Cultivating Online and Offline Pathways to Enlightenment: Religious Authority and Strategic Arbitration in Wired Buddhist Organization
The advent of new media has led to changes in structures of authority and religion is no exception. The source of authority for religious leaders has traditionally been their knowledge in mediating and interpreting religious doctrines. So how does the digitization of religious knowledge affect religious authorities, given that followers now have access to online religious knowledge which empowers them to challenge the legitimacy of their religious authorities?
A/P Pauline Hope Cheong (Arizona State University), A/P Shirlena Huang (National University of Singapore), Prof Jessie P.H. Poon (University at Buffalo-SUNY) take on this question by studying Buddhist organizations in Singapore. Through conducting in-depth interviews with Buddhist leaders, these authors argue that Buddhist leaders maintain their epistemic authority through strategic arbitration. Rather than forcing a discussion over who is the proper authority in the digital age, Buddhist leaders instead play the role of arbiters guiding their followers in navigating the online-offline realm of knowledge.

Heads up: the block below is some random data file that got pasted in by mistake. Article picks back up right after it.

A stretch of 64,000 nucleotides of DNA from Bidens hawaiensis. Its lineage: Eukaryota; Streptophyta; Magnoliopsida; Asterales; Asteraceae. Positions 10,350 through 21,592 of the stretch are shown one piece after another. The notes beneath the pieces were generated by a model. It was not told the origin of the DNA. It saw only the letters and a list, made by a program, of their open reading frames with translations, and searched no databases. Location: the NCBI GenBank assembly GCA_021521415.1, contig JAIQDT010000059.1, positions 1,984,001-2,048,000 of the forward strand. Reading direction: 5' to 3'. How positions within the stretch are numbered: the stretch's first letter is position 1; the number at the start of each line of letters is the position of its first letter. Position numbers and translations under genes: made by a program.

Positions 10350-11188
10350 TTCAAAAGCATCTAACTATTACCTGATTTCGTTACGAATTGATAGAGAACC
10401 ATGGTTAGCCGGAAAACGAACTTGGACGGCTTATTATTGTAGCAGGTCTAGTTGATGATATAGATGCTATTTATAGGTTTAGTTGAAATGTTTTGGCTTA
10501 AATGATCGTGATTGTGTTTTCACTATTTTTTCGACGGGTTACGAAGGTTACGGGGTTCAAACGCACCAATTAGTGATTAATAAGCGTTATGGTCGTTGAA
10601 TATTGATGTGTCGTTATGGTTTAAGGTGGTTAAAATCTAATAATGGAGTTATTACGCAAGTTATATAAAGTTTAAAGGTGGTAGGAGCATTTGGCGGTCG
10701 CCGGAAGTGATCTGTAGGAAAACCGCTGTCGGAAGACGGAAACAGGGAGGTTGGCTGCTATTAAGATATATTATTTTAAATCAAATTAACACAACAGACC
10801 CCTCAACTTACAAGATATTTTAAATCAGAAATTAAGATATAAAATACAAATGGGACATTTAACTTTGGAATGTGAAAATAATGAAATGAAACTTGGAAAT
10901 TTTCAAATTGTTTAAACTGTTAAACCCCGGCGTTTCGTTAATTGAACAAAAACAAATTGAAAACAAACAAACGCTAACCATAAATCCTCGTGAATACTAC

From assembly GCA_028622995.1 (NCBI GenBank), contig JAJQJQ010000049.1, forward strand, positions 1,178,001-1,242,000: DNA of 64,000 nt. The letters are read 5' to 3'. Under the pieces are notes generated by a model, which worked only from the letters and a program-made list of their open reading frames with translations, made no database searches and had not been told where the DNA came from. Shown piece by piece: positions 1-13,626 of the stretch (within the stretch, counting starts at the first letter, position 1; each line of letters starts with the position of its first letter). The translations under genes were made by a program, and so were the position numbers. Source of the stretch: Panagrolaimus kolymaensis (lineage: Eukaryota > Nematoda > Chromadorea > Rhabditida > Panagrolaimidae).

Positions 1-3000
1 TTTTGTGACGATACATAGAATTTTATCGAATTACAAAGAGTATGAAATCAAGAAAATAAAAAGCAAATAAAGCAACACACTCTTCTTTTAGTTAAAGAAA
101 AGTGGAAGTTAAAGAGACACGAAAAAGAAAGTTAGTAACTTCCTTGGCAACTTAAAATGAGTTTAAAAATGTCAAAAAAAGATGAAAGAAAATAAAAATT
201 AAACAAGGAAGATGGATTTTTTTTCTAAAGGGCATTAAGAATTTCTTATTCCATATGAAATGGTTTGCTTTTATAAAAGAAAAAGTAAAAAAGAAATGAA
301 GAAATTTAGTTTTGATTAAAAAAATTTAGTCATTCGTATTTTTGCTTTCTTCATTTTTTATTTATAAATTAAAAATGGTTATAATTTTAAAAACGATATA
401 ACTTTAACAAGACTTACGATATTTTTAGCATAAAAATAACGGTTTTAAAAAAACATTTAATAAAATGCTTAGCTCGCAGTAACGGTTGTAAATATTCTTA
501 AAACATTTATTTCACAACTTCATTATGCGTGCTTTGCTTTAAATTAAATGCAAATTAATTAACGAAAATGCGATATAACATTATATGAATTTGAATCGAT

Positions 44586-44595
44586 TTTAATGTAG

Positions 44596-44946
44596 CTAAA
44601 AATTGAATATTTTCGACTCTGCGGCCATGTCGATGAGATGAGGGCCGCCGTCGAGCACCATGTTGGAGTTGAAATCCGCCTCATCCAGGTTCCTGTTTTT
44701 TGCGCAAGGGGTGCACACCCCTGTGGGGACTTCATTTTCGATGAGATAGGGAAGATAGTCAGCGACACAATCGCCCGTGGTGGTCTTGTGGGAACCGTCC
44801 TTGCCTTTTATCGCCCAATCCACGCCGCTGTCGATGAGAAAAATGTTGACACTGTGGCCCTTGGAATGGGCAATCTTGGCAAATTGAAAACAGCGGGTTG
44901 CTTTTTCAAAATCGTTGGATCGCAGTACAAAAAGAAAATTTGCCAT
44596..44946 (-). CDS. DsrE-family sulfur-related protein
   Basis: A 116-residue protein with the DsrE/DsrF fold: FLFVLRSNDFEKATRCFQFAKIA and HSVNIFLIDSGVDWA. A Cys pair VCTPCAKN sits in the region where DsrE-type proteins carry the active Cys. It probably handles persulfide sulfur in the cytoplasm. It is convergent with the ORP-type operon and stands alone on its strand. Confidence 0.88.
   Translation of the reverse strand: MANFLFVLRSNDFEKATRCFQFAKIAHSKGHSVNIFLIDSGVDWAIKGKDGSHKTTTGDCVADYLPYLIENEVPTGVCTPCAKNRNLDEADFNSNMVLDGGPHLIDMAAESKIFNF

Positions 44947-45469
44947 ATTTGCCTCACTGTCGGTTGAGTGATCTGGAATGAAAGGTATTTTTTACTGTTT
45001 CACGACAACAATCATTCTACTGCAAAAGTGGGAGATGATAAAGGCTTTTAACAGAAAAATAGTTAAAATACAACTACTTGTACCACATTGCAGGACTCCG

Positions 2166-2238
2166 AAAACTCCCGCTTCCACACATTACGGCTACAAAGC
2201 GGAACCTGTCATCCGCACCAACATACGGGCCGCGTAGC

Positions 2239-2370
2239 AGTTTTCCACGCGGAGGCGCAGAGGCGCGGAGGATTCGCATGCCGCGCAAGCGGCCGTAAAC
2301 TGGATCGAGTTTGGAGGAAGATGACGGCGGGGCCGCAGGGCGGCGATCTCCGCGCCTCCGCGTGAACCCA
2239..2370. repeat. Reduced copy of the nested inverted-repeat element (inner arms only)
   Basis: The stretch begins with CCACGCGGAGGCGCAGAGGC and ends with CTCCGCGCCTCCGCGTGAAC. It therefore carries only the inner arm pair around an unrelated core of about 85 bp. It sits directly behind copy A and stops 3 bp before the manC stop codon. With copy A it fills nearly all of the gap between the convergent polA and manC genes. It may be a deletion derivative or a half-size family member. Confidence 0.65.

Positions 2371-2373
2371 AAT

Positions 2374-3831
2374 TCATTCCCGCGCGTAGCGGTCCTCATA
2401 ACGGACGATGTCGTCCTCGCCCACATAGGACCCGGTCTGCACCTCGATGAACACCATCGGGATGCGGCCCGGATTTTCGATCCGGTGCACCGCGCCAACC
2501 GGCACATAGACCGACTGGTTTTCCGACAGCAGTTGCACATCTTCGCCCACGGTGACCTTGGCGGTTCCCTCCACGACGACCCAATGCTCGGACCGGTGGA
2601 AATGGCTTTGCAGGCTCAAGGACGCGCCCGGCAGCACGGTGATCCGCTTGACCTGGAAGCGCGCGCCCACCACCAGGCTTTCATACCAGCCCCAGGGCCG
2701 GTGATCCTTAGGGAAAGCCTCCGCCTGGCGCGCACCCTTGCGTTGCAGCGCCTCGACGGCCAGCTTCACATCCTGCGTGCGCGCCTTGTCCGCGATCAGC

This interesting article about religious authority in the digital age was published in Information, Communication & Society (2011). To learn more, please click here.